Kristina Williams was among several jurors who argued for convictions in the Hamas-support case against the Holy Land Foundation for Relief and Development. The case ended in a mistrial Oct. 22 after jurors could not reach unanimous verdicts on most counts. In this edited summary of Williams' interview with the Investigative Project on Terrorism, she explains why she felt the defendants were guilty and describes how others, especially juror William Neal, reacted to her arguments.
Kristina Williams Transcript:
"I was pressured into voting the way they wanted me to vote. But to me, I felt like… the guilty… I always thought guilty. …..
It was very difficult some days. When I get off the jury every night I would come home and basically cry because I felt like every time I spoke I would get knocked down, criticized, one way or the other for something pertaining to the way I voted. …..
And in the morning I didn't have a problem with getting up and going to do my civil duty. I enjoyed doing it. I felt like what I was doing was very important and was something that would be a positive influence in my life. But there were just some days that I didn't want to go in because of one juror, and I wasn't the only one that felt that way…..
And when they gave us notepads and pens to write, I was glad, because I was able to start taking notes, and ‘cause I figured that they were going to have a lot of things to discuss since it was going to be six weeks or longer for the trial, and I wanted to try to write down what I could to do a fair trial…..
We wrote down these names, and we wrote down the evidence that was ‘pro' and ‘con' on what the ‘guilty' people thought made him guilty and what the ‘not guilty' people thought made him not guilty. And each time we did that, we would get somebody to come back and say, ‘Well how can you say that that's not in the evidence, that it's not relevant?' And a couple of us said ‘Well to us it's relevant. This is what we think.'…
I believe all of them was guilty on the conspiracy, but on the wire transfers I didn't, they didn't have, show proof on a couple of the defendants to show that they had hands-on money to these committees that were in the trial. And under those circumstances I couldn't just find them guilty because there was no evidence. But yes, I believe that all of them had knowledge of conspiracy….
And Mr. Neal come out and said ‘Well if you're going by the evidence in this room then you need to go home.' And I got extremely upset. I was mad, but I got very, very upset, and yes I got very emotional….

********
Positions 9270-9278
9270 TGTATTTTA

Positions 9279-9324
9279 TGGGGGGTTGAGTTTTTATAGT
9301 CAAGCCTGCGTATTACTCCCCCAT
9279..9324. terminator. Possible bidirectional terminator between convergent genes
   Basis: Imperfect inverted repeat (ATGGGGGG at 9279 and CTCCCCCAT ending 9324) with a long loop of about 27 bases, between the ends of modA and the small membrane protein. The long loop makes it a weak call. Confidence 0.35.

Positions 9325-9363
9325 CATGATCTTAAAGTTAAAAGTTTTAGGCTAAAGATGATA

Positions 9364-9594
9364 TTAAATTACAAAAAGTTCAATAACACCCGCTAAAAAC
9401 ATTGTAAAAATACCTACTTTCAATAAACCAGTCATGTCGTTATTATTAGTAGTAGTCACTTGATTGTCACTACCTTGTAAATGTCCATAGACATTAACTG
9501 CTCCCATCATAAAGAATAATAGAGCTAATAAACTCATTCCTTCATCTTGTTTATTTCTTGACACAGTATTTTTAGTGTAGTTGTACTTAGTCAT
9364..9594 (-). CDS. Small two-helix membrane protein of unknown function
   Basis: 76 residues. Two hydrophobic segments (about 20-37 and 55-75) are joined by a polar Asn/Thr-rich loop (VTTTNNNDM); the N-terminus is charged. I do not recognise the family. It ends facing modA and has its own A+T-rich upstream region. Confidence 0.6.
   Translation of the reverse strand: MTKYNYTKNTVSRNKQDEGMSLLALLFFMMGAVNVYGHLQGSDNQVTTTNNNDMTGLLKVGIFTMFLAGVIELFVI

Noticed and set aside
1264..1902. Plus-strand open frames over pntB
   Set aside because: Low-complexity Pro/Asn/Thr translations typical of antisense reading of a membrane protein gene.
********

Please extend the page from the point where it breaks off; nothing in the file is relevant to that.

I believe that they, again I think it was Shukri Abu Baker that said he didn't know Abu Marzook. But Abu Marzook gave him $275,000 to start the Holy Land Foundation. If he didn't know him, then how was he able to get that kind of money? ….
Another one that made me get convinced that he knew what he was doing is when Shukri Abu Baker said ‘War is deception.' And that was kind of, that was pretty intense for me, that, why would he say that? I know he said it at the Philadelphia meeting. And, if it's a charity set up, then why is he saying that? And plus, there was Hamas leaders there, and they showed tapes of Hamas leaders. And if this is supposed to be a charity fundraising, why is Hamas there? So, I just thought - in being hands on with the paperwork and the moneys, and they found information in Infocom - if they're charities, then why are they trying to hide all this information? ….
And I think I brought this out that these people were smarter than that to just come out and write the word Hamas on a check. I said, I think they knew what they were doing; they were just smarter than that to be that obvious that they were supporting Hamas. And you know, some of the jurors, they wanted to see the word Hamas on a check. Sure, I would have loved to have seen Hamas on a check. But it's realistic, I think these people were just that smart……
I was not in there to convict people. I was in there to do personally what I felt strongly about is to try to do justice and do what was important. And to me, I wasn't trying to be pro-government or anything like that. I was just following the evidence. And to me the evidence on all of them was there, just not all the evidence……
I told them that I wasn't happy when I voted this way. And when we went in there to the jury room, because the uh judge wanted us to see if we could deliberate, they come out and says ‘Well, you said you were sure about this.' And I said, ‘Look, I told you I said I would vote your way because I told you that I couldn't find the evidence on this.' I said, ‘But I wasn't happy with the way I voted. I told you guys I wasn't happy with the way I voted.' And Neal told me to ‘shut up and go back to sleep.'…..
It got very, very heated. It got very personal and very defensive. And to be honest with you, I don't know exactly what words were exchanged, but it was at the point that if we didn't take a break it might have gotten worse……
So Monday morning when I go there I didn't want them to get off because I was forced into voting the way they wanted me to vote. So I wrote a letter to the judge and asked if we were going to be polled, because if we weren't I was going to make a statement before we went into jury duty."